The moratorium on new trade restraints agreed at the inaugural G20
summit should be reaffirmed through to the end of 2010 and given
teeth. This would include explicitly endorsing the WTO’s enhanced
surveillance role for the duration of the crisis, and requiring the G20 to
report immediately all changes in applied tariffs and subsidies to the
WTO Secretariat. The reporting requirement should also apply to all

presumed WTO-legal measures under contingent protection, including
safeguards, countervailing duties, and antidumping initiations and
sanctions. The Secretariat would be required to report periodically to
the WTO General Council as well as to provide a written account as a
background paper to future G20 summits.

International consultative groups should be established under the
auspices of the G20 to monitor support to sensitive sectors, such as
banks and automobile companies, to promote the minimization of
trade distorting effect and to encourage such supportive measures to
remain strictly WTO-legal. The purpose of these groups would be to
exchange information, improve transparency, and agree on guidelines.

The G20 should reaffirm its determination to bring the Doha
negotiations to a successful conclusion by the end of 2009.

Policy Recommendations:
Longer-term Measures to Reduce the Likelihood
of a Resurgence of Protectionism in Future

The overwhelming priority of the G20 over the next year should be to
reignite economic growth and avoid the spread of protectionism, by
taking the steps just described. However, just as thought is now being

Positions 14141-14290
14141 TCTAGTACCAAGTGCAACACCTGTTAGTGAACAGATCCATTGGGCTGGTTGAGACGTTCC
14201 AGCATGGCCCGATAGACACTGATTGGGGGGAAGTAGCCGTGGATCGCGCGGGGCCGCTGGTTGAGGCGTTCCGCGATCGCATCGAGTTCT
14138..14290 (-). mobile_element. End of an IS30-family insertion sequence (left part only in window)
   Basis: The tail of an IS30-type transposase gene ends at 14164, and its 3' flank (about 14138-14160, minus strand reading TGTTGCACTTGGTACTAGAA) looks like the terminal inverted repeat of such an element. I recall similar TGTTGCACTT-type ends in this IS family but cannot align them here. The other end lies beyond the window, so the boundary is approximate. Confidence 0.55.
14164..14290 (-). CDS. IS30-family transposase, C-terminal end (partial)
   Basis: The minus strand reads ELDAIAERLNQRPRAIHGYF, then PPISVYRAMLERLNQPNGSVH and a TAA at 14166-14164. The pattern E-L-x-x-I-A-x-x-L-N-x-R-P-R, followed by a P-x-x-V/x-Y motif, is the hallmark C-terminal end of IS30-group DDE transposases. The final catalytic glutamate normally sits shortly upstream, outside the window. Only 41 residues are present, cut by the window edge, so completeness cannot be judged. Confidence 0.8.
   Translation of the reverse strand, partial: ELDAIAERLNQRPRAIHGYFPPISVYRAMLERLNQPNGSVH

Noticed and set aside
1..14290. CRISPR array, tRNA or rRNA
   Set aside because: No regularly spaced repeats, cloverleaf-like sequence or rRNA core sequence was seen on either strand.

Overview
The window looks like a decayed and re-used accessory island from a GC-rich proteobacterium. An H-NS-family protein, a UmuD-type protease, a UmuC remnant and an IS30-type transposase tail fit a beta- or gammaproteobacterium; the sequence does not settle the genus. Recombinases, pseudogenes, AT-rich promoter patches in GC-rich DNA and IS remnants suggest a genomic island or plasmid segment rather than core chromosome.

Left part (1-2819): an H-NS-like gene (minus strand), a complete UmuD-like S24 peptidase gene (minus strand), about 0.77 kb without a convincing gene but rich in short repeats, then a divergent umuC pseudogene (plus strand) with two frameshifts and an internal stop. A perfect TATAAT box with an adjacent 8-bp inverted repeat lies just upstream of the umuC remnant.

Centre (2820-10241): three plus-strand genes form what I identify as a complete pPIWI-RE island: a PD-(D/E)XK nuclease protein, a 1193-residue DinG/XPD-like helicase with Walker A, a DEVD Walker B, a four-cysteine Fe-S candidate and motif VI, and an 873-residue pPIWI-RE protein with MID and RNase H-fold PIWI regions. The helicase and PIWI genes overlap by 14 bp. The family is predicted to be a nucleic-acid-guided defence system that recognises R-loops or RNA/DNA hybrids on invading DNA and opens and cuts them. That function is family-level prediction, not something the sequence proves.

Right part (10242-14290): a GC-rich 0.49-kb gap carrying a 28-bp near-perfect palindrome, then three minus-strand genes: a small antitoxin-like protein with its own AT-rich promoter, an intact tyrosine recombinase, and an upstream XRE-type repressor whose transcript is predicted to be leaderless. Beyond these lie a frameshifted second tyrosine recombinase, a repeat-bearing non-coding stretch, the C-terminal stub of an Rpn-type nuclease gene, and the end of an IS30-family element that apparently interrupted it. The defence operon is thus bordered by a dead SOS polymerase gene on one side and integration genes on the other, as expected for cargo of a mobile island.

given to strengthening the international financial architecture to
prevent a recurrence of the financial crisis, including reform of the
World Bank and the IMF, so consideration is required of how the
international trading system can be strengthened to avoid a resurgence
of protectionism in future crises. Since seven years of Doha
negotiations have so far failed to produce even a modest improvement
in multilateral disciplines, it is reasonable to ask how the WTO
process can be made more effective. With this in mind, the G20 should
endorse the launch of a working group to propose WTO reforms.

Near-term questions to be addressed by the Working Group should
include: a) how can the WTO’s surveillance function be strengthened?
b) How can rules on state aid in the event of macroeconomic crisis be
clarified and strengthened? c) How can the membership of the
plurilateral agreement on government procurement be broadened,
ideally to cover the whole WTO membership?

Longer-term questions, would relate to the functioning of the WTO as
an effective negotiating body―one that, over time, can be realistically
expected to reduce bound tariffs and subsidies, thus reducing the gap
between bound and applied tariffs and subsidies, reduce the enormous
room for discretion in trade in services, and also place tighter
disciplines on contingent protection (safeguards, antidumping, etc.).
These questions include: how can negotiations be made faster, more

capable of accommodating diverse interests of members, and more
successful in addressing today’s most pressing issues? Should
negotiations be increasingly based on plurilateral and sectoral